In addition, a probe reduces the required purge time for sample analysis because the volume that must be purged is limited to that of the small bore of the probe. Without a probe, you must purge the entire nozzle volume. Plus, new and old molecules constantly are mixed together in the nozzle volume. So, to ensure the sample is representative of current process conditions, your purge must amount to at least three times the nozzle volume. Consider a typical 150-mm nozzle fabricated of 2-in. pipe: three times its volume is almost a liter. For a liquid fast-loop flow of 10 L/min, the purge delay in that nozzle is six seconds, which might be acceptable. However, suppose the process is a gas at 30 barg and the sample line has a vent flow of 1 L/min, the nozzle purge delay here is about 30 minutes.
A probe provides representative samples. A probe can extract a more-representative sample than a nozzle connection because it’s pulling samples from the center of the process stream, not the edges where samples may not be fully mixed.
However, this oft-touted benefit may not live up to its reputation. By its nature, a probe is selective — it will exclude some solids or liquids from your sample. Any omission can change the composition of the sample. Still, the selectivity of a probe is one of its chief values and a very good reason to use one.
When analyzing gas from a large duct or stack, a multi-ported probe (Figure 4) may improve the representativeness of your samples. Such a probe has many ports positioned across the duct, allowing it to extract an average sample that represents the entire stream better than any single-port probe could.
WHEN NOT TO USE A PROBE
Despite offering many benefits, a probe isn’t always necessary. When a stream contains no solid particles or entrained liquids, the only advantage of a probe is a faster response. If you already have a large nozzle in place, the reduction in lag time by eliminating triple purging the mixing volume could justify adding a probe. However, if you’re adding a new tap to a small line, it may be easier to install a short ¾-in. pipe nozzle and run enough sample flow to purge it.
Don’t use a probe on a very small pipeline because it can obstruct the process flow. Some project specifications discourage probes on pipelines with less than 80-mm (3-in.) nominal bore. Base your decision on the potential for solid or liquid entrainment and the practicality of putting in a probe.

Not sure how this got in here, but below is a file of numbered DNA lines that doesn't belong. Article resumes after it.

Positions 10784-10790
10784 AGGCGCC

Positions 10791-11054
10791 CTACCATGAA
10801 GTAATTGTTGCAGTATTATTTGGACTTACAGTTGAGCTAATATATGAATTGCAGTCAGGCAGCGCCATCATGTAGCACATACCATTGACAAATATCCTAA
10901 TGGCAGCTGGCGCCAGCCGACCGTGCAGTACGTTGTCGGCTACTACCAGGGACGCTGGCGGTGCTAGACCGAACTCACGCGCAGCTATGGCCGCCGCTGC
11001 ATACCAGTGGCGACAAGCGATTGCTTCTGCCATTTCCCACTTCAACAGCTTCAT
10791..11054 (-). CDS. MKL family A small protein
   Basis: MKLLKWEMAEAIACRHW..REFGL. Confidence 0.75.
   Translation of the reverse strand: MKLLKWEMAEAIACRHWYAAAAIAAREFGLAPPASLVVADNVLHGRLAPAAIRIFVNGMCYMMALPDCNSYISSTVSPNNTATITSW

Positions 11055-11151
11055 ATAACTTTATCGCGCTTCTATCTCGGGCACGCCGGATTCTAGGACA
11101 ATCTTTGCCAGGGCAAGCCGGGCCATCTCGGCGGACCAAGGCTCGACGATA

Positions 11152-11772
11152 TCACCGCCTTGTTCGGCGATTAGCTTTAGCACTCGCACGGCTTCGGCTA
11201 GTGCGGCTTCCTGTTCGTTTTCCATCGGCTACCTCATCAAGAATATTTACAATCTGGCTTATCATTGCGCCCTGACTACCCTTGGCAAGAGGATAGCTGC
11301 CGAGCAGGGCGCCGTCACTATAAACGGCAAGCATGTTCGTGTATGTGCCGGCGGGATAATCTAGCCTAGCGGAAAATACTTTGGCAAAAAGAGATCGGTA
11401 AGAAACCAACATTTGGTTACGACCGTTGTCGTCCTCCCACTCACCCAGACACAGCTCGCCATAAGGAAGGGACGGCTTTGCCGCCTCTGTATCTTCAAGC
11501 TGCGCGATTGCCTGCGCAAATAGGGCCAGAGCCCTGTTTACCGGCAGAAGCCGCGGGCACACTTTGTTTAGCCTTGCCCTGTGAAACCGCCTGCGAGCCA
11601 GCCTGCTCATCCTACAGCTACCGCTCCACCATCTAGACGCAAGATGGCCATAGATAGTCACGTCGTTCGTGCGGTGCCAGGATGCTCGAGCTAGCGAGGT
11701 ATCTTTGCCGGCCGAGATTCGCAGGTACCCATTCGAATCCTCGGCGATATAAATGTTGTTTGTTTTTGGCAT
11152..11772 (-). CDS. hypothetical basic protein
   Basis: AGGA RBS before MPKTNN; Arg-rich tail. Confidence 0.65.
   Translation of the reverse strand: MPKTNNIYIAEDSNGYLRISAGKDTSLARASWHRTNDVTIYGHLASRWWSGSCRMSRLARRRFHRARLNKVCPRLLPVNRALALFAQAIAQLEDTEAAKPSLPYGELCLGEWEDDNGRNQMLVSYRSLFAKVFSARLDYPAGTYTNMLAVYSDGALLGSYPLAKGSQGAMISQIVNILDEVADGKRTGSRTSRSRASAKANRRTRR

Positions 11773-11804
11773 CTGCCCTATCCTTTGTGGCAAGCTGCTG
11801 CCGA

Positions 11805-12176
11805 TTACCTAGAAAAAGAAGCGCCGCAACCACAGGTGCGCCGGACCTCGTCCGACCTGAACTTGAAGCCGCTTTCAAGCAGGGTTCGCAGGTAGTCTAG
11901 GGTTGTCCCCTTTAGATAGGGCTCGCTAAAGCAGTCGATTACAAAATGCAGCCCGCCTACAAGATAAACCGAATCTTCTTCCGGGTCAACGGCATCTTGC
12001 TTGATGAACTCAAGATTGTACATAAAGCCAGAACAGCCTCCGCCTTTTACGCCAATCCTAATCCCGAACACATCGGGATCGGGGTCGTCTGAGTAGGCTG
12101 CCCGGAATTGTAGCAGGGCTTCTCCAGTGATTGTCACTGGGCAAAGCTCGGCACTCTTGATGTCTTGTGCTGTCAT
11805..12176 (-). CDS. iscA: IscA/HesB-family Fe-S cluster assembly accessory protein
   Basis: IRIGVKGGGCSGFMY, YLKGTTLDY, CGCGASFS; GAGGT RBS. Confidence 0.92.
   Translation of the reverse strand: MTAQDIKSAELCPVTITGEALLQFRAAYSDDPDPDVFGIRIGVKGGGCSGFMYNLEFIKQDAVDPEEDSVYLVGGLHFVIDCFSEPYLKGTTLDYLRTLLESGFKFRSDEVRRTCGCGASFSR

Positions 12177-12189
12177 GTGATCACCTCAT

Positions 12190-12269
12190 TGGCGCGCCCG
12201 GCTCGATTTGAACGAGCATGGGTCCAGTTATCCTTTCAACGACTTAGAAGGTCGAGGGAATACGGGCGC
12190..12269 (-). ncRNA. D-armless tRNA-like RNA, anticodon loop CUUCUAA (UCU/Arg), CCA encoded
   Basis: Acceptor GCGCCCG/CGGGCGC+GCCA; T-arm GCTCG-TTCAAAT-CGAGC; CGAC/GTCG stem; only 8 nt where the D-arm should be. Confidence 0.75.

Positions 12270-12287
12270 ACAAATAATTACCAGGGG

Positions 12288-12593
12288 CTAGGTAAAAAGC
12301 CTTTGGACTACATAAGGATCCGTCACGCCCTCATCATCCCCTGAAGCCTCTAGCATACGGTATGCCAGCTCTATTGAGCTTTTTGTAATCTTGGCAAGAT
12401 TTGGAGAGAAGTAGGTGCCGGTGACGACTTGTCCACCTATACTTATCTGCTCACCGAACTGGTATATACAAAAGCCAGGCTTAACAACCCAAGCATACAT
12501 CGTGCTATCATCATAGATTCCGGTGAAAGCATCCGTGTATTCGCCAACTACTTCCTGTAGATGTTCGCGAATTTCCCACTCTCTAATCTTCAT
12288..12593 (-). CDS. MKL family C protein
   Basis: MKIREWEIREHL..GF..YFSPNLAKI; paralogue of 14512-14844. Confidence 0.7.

The installation of a probe and nozzle incurs cost to the processor. The capital cost of a probe is greater than that of a simple ¾-in. pipe nozzle, and the probe likely will require some ongoing maintenance. If your fluid is very clean and the line contains no pipe debris, you can save money by not using a probe, provided you can accept the slower analyzer response to process changes.
However, omitting a probe from a line carrying a wet gas or dirty fluid represents a false economy. Any fluid with an expected solid content demands a probe, as does any gas carrying entrained liquid drops. Otherwise, the reliability of the analyzer will suffer.
You should avoid a projecting probe if the pipeline is subject to pigging. A pig is a shuttle sent down a pipeline to clean it or to separate one conveyed product from another. The pig will damage your probe. For large gas pipelines, a mechanism that retracts the probe on command and automatically reinserts it after the pig passes by is available.
MAKE AN INFORMED CHOICE
A probe offers a variety of benefits for a sampling system. Without a probe, the sample will contain more solid particles, incurring more maintenance time to replace filter elements or clear blockages. The sample also might contain more liquids, which could influence analytical accuracy or even harm the analyzer. A probe-less sampling system has its place, too, but only in certain circumstances. Generally, consider a probe for most applications. However, base your decision on process conditions, filtering needs, response times, sample representativeness and total costs associated with the system.
LEARN MORE ABOUT SAMPLING SYSTEMS
This is the second article in a three-part series. The first article focused on nozzles — “Properly Position Sampling Nozzles." The final article will discuss probe orientation. All three articles are adapted from “Industrial Sampling Systems: Reliable Design and Maintenance for Process Analyzers,” a process sampling textbook authored by Tony Waters and published in 2013 by Swagelok Company. For more information, visit www.industrial-sampling-systems.com.
DEAN SLEJKO is product manager, analytical products, for Swagelok Company, Solon, Ohio. E-mail him at email@example.com.